by William Trevor
from Last Stories
I have reached the end now. For nearly a year I’ve been putting off reading “Giotto’s Angels” because it is the last “new” William Trevor story I will ever have. Yes, it’s true, the story was published in 2012 in the Sewanee Review, so it’s not “new.” And yes, I still have many of Trevor’s past stories to read. But there is something about getting to the end of William Trevor’s final collection of stories.
Sadly, though I found some nice things in “Giotto’s Angels,” it is not among my favorites of this exquisite collection. As is often the case in a William Trevor story, I may be overlooking the key to the story, so I hope some of you might be able to help with that. I see plenty of reviews calling it, for example, “one of this volume’s most moving stories” (see here), so I’m hopeful I’ll be able to access more of it with time.
This is the story of a man who is diagnosed with an “amnesiac abnormality.”
He was a man of forty-one with finely chiselled features, red-brown hair and Wedgwood-blue eyes that had once been alert but were not now. They hadn’t been since a bright May morning in 2001 when he found himself on a seat in one of the city parks feeling as if he had just woken up.
He doesn’t even remember his name; at least, not that it is his name:
His name was Constantine Naylor. He had forgotten that it was and wondered sometimes why that name came into his head. He liked it and tried to keep it there, but could not.
Constantine is a picture-restorer, and Trevor ties his profession of bringing clarity back to a painting to his memory of his own life.
When privately he considered his life — as much of it as he knew — it seemed to be a thing of unrelated shreds and blurs, something not unlike the damaged canvases that were brought to him for attention.
For the first several paragraphs, the man is single-mindedly searching for St. Ardo’s. He asks passers-by, but none help him. He sees street signs. It does almost feel like he’s searching a muddled painting for one clear starting point.
On his meandering journey, he runs into a prostitute named Denise. She awkwardly leads him to somewhere private, and he has no real idea what is going on. All he knows at that point is that he has a key in his pocket, and he doesn’t know what it opens. Soon, though, they come to his place, a room in a warehouse where he both works and sleeps.
Denise herself has lost a part of her past. Denise isn’t even the name she was born with — “A terrible name they give me” — but beyond that, she has ventured far from her past. Time has muddled things, as happens with a painting:
Fifteen years ago she’d lost touch with the husband she’d married when she was young. She was older than she looked.
I like how Trevor puts this — she lost touch. He doesn’t tell us exactly what happened here, but it feels almost as if they drifted apart without realizing it. I’m not sure that’s really how it happened, but to Denise perhaps that is how it now feels, fifteen hard years later.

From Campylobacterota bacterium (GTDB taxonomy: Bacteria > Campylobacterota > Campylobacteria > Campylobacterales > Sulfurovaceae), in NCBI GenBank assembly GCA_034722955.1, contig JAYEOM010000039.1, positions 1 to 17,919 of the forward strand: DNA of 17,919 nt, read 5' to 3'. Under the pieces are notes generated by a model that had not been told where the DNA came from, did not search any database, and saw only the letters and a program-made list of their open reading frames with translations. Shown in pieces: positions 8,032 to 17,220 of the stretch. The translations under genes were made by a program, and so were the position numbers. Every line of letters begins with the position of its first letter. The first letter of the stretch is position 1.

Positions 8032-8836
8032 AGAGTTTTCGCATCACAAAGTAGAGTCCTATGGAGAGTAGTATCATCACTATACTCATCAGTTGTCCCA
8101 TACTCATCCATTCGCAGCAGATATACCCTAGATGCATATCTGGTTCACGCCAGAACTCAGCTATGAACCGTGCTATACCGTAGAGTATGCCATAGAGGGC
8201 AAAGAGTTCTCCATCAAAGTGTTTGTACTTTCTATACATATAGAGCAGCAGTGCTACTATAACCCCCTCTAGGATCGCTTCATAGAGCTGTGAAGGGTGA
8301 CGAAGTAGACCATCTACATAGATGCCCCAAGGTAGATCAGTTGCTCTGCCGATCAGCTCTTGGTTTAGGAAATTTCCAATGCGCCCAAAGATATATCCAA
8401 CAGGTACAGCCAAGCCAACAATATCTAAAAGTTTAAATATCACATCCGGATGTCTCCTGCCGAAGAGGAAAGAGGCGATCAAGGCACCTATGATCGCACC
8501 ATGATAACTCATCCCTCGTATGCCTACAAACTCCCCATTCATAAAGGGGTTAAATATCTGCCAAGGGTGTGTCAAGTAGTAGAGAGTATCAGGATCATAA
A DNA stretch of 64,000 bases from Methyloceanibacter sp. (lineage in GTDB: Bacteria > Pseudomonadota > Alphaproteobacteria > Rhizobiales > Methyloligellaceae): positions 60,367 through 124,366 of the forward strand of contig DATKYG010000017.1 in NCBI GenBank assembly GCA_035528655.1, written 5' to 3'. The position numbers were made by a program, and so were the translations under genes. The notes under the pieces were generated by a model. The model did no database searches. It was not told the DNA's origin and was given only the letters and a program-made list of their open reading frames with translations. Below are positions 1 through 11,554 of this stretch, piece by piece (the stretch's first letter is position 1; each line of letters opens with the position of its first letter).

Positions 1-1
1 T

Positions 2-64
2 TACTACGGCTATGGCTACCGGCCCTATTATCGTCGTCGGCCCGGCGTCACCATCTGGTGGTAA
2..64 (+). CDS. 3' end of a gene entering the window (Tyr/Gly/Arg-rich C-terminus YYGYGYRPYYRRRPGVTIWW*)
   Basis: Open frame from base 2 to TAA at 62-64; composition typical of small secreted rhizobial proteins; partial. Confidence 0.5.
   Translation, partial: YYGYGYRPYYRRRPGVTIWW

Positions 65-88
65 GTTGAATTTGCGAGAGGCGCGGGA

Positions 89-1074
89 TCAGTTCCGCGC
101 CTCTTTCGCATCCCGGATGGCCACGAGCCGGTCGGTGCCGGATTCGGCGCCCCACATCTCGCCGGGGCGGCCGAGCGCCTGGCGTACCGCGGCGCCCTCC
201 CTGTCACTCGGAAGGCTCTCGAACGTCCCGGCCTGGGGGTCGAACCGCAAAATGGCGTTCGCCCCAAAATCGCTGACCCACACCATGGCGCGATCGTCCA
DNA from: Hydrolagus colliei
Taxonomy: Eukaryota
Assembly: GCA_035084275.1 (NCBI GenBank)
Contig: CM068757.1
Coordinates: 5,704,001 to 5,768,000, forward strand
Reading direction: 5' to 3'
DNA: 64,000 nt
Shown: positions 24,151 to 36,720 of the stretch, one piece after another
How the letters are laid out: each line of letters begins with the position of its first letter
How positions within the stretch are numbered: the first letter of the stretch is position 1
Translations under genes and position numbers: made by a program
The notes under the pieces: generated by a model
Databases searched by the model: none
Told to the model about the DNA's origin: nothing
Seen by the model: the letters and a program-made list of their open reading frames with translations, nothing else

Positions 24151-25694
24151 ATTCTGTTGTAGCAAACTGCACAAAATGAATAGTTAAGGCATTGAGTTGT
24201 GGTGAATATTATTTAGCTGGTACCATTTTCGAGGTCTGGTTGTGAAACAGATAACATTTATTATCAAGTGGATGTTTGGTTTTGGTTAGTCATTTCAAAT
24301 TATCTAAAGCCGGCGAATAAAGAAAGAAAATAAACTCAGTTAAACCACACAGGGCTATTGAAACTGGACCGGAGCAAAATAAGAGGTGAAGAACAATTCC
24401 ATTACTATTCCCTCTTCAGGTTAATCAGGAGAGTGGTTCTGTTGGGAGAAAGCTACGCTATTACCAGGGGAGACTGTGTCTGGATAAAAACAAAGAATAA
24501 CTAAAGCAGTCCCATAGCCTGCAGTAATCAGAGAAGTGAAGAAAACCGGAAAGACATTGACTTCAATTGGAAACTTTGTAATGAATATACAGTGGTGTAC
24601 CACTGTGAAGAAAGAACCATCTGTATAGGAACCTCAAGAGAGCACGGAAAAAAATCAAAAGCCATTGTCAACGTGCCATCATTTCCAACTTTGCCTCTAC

At the warehouse, the man is working on a restoration of a painting and uses Giotto’s Lamentation as a reference for the angels. The painting of angels sits, lit brightly in the shadowy room. He works on it for a time, apparently forgetting that he’s been accompanied home, and then finds the woman asleep.
The reason I’m not too certain how to approach this story is that I don’t know how to view the man. The woman, realizing he might have money, robs him in the middle of the night, but the man doesn’t know this. Trevor focuses on the woman, on her feelings that it wasn’t a theft — the money probably would have been lost for good — and her eventual feelings that she should return it and perhaps see if she can maintain a longer relationship with the forgetful man. What is the man’s role, then? He restores the paintings, but it’s only by accident that he has anything to do with this woman’s life and well-being. He doesn’t remember her. If she comes back — which is doubtful — he will continually forget her. I’m just not sure where the characters are left when the story comes to a close.
To be sure, the tone is perfectly modulated. Trevor is always masterful, even when the story isn’t as fully developed as, say, “An Idyll in Winter,” the next story in the collection. While I don’t feel I know where the characters are going, and quite how they fit into any of the larger themes of the story, I do feel like I know the characters and where they’ve been, which, as usual, helps me feel some compassion toward them, some softness toward my neighbors. I just don’t quite know how this story comes together, so any help would be appreciated.
In the meantime, I need to pull out my large two-volume collection of Trevor’s stories and figure out how best to read each and every one I have remaining.